Common childhood illnesses and wellbeing


Easy to treat

Constipation is a very common problem in children. Many children normally pass stools as far apart as every few days. Regardless, you should treat hard stools that are difficult to pass, and those that happen only every three days, as constipation.

Breastfed infants will generally have more stools per day. Their stools vary more in frequency when compared to bottle-fed infants. For example, breastfed infants produce anywhere from five to 40 bowel movements per week whereas formula fed infants have five to 28 bowel movements per week. Switching the type of milk or formula can also cause constipation.

Many things contribute to constipation but infants and children who get well balanced meals typically are not constipated.

Ask your health visitor for advice. In rare cases, constipation can be due to an underlying illness, so if the problem doesn’t go away in a few days, it’s important to talk to your GP.

Health visitor says

To avoid constipation and help stop it coming back, make sure your child has a balanced diet including plenty of fibre such as fruit, vegetables, baked beans and wholegrain breakfast cereals. We do not recommend unprocessed bran (an ingredient in some foods), which can cause bloating, flatulence (wind) and reduce the absorption of micronutrients. Drink plenty of fluids.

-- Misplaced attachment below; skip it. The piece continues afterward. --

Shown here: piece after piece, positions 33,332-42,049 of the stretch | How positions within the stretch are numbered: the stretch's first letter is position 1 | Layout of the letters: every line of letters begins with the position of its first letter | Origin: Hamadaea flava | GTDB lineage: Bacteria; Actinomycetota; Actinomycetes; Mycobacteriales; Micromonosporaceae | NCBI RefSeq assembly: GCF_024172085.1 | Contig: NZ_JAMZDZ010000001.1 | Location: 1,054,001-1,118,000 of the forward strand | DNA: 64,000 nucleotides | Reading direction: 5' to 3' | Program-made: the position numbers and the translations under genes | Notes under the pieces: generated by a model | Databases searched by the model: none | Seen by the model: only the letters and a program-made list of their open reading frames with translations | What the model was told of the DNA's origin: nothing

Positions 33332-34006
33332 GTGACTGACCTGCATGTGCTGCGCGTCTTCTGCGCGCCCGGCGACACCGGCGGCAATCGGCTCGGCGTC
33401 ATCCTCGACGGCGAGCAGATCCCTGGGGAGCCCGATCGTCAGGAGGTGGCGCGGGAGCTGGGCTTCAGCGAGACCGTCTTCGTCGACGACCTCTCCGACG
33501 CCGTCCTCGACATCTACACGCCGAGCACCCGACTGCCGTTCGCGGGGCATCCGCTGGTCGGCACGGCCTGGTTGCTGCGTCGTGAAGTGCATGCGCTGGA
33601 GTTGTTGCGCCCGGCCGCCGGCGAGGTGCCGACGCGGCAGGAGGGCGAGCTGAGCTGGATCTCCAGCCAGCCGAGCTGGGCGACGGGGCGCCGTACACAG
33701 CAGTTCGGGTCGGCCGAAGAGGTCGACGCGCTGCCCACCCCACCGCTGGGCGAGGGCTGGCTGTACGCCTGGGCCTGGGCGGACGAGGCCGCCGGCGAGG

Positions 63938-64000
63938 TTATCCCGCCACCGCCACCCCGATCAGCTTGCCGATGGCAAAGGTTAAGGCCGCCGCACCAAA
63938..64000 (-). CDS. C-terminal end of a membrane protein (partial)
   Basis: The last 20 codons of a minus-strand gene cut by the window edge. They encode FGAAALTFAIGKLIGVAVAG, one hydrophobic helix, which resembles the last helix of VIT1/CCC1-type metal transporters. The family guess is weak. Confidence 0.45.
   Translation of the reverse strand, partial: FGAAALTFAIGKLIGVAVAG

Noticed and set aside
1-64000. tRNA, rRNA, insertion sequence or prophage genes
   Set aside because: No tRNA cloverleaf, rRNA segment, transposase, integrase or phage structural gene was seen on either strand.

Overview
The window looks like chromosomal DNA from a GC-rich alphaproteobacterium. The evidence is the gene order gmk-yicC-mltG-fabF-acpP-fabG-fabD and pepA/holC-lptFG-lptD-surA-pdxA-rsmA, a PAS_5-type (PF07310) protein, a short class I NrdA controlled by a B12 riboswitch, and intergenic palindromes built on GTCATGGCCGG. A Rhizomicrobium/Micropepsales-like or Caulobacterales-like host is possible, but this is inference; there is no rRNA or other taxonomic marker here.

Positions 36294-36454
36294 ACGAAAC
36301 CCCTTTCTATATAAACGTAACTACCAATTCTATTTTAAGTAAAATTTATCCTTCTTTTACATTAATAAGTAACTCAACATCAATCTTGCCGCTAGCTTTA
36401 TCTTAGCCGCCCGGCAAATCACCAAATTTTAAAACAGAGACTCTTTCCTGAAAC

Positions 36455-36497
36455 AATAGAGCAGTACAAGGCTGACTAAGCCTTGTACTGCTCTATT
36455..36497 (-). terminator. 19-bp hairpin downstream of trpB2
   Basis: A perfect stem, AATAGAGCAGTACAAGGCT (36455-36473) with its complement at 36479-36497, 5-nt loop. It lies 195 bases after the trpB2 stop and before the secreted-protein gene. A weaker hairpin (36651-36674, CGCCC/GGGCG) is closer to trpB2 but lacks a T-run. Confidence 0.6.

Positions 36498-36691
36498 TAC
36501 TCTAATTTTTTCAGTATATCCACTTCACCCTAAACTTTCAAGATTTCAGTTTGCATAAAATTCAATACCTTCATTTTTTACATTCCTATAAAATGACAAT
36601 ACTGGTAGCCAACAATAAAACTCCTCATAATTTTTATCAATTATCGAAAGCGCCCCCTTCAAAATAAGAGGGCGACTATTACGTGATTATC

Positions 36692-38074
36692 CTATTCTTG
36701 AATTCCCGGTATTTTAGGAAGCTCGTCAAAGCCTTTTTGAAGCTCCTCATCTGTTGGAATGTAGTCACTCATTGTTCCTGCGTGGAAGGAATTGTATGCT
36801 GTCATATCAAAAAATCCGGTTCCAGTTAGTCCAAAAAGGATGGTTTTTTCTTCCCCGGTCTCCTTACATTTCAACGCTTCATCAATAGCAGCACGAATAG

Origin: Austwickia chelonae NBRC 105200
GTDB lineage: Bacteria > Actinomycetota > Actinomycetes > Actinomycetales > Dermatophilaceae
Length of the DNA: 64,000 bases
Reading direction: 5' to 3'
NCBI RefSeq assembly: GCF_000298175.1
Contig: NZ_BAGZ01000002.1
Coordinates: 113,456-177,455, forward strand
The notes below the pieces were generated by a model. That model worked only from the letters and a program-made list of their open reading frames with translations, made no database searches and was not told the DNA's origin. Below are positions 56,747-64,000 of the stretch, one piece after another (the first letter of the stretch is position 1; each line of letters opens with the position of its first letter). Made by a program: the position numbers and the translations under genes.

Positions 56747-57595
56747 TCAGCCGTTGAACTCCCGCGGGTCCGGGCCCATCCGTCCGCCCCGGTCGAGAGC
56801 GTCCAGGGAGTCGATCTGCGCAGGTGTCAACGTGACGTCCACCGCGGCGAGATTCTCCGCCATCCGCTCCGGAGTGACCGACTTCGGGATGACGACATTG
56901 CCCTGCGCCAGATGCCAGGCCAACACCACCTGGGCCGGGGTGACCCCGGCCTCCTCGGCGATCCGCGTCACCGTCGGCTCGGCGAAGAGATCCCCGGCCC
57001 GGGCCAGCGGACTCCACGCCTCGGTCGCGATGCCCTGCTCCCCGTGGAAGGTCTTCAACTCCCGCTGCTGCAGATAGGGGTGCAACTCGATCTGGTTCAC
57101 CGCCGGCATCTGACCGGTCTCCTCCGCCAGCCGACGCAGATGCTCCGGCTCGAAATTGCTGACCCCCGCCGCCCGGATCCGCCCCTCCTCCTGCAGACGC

Bottle fed baby

If a bottle fed baby becomes constipated you can try offering cooled boiled water between feeds (never dilute baby milk). If the problem doesn’t go away, talk to your health visitor or GP again.


If your child is constipated, they may find it painful to go to the toilet.


Does my child have a balanced diet?


Ask your health visitor or pharmacist whether a suitable laxative may help.

Source: NICE guidelines 2009, constipation in children